More than 50,000 servers running the popular Windows MS-SQL and PHPMyAdmin specifications worldwide have fallen victim to a new kind of crypto-jacking malware that is believed to be originating from Chinese hackers.
Guardicore Labs, a team of international hackers and cyber-security experts has identified the malware and has reportedly been tracking its activities for the past two months.
In a report released by Guardicore on Wednesday, May 29th, the security group states that the malware has been used to infect systems belonging to companies in the healthcare, telecommunications, media and IT sectors using the hijacked processing power to mine a relatively obscure privacy-focused cryptocurrency called Turtle coin (TRTL).
Most of the reported servers currently infected have been identified to be based in China, the United States, and India. However, the researchers also report that the rest of the servers are distributed in at least 90 other countries.
“Once compromised, the targeted servers were infected with malicious payloads. These, in turn, dropped a crypto-miner and installed a sophisticated kernel-mode rootkit to prevent the malware from being terminated,” the report read.
First noticed in April this year when the malware infected a network of servers controlled by the Guardicore Global Sensor Network (GGSN). Once the researchers identified the attack, they began tracking the malware to find out the extent if the attack and to identify the threat.
They soon found out a trail leading to the malware’s activities dating two months prior from February 26th. Over the last two months, between the dates April 13th and May 13h, the researchers report that the malware infected at least 47,985 servers expanding at a rate of over “seven hundred new victims per day.”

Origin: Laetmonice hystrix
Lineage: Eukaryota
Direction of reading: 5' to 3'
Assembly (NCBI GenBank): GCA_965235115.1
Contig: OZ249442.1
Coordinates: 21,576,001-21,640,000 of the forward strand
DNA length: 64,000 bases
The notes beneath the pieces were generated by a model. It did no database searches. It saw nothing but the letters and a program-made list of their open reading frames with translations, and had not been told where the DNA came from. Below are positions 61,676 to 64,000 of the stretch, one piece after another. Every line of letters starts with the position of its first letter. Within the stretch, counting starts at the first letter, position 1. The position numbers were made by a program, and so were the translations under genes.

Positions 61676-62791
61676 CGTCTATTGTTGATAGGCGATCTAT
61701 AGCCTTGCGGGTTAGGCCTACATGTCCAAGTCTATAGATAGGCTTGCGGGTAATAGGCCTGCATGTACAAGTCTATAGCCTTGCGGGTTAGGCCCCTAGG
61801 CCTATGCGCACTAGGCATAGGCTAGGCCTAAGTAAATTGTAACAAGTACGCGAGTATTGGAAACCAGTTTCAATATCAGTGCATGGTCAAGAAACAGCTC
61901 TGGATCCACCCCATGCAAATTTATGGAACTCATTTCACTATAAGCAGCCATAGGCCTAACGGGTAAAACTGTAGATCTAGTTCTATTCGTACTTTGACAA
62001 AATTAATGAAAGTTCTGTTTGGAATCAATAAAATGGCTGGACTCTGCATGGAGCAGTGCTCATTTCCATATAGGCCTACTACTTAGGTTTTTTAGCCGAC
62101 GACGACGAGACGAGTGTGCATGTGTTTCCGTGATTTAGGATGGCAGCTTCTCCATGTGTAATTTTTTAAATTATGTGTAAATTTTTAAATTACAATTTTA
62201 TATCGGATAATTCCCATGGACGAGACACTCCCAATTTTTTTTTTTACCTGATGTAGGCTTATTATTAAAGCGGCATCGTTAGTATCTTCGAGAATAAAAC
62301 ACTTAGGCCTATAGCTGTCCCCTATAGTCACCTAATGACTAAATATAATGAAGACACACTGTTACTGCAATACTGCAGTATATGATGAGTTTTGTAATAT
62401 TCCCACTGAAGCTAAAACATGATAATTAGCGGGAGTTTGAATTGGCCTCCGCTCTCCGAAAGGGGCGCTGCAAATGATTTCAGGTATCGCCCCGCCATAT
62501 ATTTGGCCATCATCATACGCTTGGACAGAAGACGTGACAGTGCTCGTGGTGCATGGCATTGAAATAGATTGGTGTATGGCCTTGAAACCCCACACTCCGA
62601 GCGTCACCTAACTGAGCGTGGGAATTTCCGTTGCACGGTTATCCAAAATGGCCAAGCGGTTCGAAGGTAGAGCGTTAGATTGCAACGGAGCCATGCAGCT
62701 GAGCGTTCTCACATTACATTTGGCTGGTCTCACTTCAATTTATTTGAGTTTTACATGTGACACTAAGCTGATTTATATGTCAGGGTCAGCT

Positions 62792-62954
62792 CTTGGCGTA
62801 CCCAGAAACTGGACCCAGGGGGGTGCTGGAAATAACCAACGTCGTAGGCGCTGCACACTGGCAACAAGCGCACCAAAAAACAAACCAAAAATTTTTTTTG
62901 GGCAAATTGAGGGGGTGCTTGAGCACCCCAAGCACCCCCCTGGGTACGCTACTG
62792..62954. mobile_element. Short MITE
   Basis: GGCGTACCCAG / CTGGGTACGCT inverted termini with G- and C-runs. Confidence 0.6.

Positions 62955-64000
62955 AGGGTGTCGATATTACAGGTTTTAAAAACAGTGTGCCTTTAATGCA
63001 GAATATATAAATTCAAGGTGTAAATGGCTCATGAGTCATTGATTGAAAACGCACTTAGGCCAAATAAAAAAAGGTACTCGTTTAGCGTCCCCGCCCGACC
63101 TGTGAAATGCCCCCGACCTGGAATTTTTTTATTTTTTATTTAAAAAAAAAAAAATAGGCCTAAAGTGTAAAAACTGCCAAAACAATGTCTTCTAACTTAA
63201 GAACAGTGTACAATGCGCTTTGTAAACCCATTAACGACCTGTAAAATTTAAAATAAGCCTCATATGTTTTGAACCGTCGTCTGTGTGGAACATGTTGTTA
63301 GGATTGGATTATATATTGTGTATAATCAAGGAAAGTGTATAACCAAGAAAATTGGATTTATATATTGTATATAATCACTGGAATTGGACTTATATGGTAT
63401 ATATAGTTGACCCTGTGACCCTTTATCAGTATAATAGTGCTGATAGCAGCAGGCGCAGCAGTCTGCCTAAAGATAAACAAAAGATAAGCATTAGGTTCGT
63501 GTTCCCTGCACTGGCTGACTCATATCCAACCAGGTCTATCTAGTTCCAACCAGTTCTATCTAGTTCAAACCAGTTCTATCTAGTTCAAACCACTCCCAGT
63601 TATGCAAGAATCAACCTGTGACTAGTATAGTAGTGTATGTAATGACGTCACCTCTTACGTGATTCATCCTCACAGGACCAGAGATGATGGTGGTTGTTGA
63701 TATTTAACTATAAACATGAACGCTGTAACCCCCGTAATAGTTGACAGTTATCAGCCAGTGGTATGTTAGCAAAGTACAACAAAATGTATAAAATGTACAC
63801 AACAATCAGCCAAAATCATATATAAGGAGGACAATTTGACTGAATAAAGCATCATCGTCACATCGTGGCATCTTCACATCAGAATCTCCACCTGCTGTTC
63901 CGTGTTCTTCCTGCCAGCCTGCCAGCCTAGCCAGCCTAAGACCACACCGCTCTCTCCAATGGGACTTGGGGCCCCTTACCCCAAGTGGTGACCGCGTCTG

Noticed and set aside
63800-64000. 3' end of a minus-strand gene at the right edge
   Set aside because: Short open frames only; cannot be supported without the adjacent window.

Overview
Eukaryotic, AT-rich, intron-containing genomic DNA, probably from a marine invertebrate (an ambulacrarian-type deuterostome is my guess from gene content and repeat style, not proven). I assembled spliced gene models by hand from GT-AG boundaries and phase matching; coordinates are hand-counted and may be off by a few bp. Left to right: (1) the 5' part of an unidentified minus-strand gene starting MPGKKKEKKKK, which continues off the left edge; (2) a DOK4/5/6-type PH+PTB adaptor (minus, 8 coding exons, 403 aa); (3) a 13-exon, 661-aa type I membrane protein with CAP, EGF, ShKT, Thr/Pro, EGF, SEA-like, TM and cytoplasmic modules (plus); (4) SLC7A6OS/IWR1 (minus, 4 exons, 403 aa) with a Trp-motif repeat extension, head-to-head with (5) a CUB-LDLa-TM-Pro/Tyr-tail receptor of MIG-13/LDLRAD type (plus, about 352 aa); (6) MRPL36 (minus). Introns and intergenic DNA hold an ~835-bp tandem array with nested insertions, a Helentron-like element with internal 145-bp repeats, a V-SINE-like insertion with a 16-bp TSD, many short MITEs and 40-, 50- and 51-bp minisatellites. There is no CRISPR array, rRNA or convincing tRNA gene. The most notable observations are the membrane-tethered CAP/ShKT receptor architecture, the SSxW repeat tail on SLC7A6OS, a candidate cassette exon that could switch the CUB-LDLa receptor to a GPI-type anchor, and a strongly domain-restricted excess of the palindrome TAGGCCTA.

Detailed analysis of the threat found out that the malware is more advanced than normal crypto-jacking malware. For one, the threat is propagated through techniques such as fake certificates and privilege escalation exploits commonly used in advanced persistent threats.
The researchers identified a common phrase in the malware’s text file strings stored in the attacker’s servers – Nansh0u which also lent the researchers the name for the malware. Guardicore believes that the attackers behind the malware are Chinese Sinophone threat actors because most of the tools in the malware (i.e., payload) is written in the Chinese-based programming language EPL. The researchers also found a host of other text strings within the source files written in the Chinese language.
As quipped by the researchers, the tools that the malware employs may be tools that have been traditionally employed by higher skilled attackers but the Nansh0u campaign has proven that even lesser skilled hackers can now execute a highly sophisticated attack.
“The Nansh0u campaign is not a typical crypto-miner attack,” the report states.
The researchers have included a script for system administrators to use to scan their servers for this malware and advises those that are yet to be infected to implement stronger passwords as “this campaign demonstrates once again that common passwords still comprise the weakest link in today’s attack flows.”